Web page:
Genetic Variation and the Efficacy of Aerobic Exercise

Effects of Genetic Variation on the Efficacy of Aerobic Exercise

This study investigates whether, after six weeks of exercise, a genetic variant (Val66Met) in the gene that makes a molecule (BDNF) important for brain health and function, influences the beneficial effects of a further session of exercise in sedentary, healthy males. The aim of this research is to determine whether not having this genetic variant (Val66Met) provides an advantage for achieving greater exercise-induced benefits. After six consecutive weeks of exercise (high-intensity interval training (HIIT), three times per week), the effects of a further session of exercise on brain activity are studied in healthy, sedentary males with and without the BDNF genetic variant. Further, whether the BDNF genetic variant impacts the effects of six weeks of aerobic exercise on blood BDNF levels, memory and cardiorespiratory fitness is examined. This data will help to understand whether genetic factors moderate the beneficial effects of exercise. Understanding what factors influence the effectiveness of exercise training programs is essential to individualize exercise programs and maximize their positive effects on the brain and during rehabilitation following brain injuries.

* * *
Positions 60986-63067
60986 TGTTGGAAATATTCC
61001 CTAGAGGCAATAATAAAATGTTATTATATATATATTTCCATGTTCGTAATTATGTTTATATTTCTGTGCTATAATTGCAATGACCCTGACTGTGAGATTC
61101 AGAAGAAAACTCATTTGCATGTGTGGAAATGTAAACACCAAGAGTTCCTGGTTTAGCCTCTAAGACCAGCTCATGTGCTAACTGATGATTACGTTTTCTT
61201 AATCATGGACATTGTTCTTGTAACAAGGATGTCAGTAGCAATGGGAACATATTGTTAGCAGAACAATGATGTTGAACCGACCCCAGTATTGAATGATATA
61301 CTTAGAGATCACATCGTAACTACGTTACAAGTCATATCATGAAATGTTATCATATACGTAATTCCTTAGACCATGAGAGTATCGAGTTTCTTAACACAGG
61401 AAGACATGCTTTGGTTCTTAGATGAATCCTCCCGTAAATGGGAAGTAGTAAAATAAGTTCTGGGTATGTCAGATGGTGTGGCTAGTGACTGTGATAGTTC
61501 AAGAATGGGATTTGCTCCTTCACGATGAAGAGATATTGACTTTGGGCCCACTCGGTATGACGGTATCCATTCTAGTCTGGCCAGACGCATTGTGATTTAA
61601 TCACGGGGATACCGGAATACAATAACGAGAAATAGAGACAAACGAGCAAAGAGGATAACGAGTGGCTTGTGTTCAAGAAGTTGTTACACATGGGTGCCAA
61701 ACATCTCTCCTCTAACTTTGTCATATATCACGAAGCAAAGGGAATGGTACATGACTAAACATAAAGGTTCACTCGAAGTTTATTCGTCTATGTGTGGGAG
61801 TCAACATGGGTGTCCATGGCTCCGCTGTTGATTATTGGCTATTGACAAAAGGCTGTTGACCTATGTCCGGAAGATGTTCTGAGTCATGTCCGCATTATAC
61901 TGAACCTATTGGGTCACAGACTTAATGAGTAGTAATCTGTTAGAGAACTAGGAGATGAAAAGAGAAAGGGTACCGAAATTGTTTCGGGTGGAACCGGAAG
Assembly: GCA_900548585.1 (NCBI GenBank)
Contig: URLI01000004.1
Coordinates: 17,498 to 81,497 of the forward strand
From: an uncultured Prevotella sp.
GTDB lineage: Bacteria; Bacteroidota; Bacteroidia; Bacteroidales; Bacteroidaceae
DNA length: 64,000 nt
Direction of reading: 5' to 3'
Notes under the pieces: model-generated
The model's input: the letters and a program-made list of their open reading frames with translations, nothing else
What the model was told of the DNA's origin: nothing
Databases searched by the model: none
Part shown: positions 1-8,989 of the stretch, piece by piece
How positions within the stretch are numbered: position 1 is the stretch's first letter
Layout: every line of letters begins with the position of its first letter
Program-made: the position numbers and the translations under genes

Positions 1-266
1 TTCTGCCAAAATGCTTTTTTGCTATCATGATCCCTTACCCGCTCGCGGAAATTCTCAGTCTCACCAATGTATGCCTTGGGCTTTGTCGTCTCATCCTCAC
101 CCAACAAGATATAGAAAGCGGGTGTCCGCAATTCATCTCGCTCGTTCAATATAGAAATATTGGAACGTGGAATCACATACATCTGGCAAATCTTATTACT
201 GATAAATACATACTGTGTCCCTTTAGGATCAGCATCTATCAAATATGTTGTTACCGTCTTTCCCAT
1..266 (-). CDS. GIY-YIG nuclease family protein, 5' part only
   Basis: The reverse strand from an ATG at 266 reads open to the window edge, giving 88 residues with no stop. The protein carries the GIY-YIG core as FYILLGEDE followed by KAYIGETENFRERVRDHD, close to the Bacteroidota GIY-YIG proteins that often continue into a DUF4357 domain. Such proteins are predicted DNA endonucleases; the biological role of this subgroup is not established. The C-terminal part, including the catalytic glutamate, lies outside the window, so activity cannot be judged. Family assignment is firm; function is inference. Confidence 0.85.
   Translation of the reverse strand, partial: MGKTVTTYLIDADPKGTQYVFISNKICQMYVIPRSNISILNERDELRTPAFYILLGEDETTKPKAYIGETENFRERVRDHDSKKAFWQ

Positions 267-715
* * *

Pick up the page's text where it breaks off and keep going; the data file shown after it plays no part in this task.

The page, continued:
No pharmaceutical medication involved
Patients and healthy individuals accepted

Behavioral - High-Intensity Interval Training (HIIT)

Participants perform high-intensity interval training (HIIT) on a cycle ergometer. The HIIT protocol consists of a 3-minute warm-up at 50W, ten 60-second high-intensity cycling intervals interspersed with 90 seconds of active recovery at 30% of their peak power output and a 2-minute cool-down at 50W for a total of 17.5 minutes.

Effects of BDNF Val66Met Polymorphism on the Efficacy of Aerobic Exercise in Sedentary, Healthy Males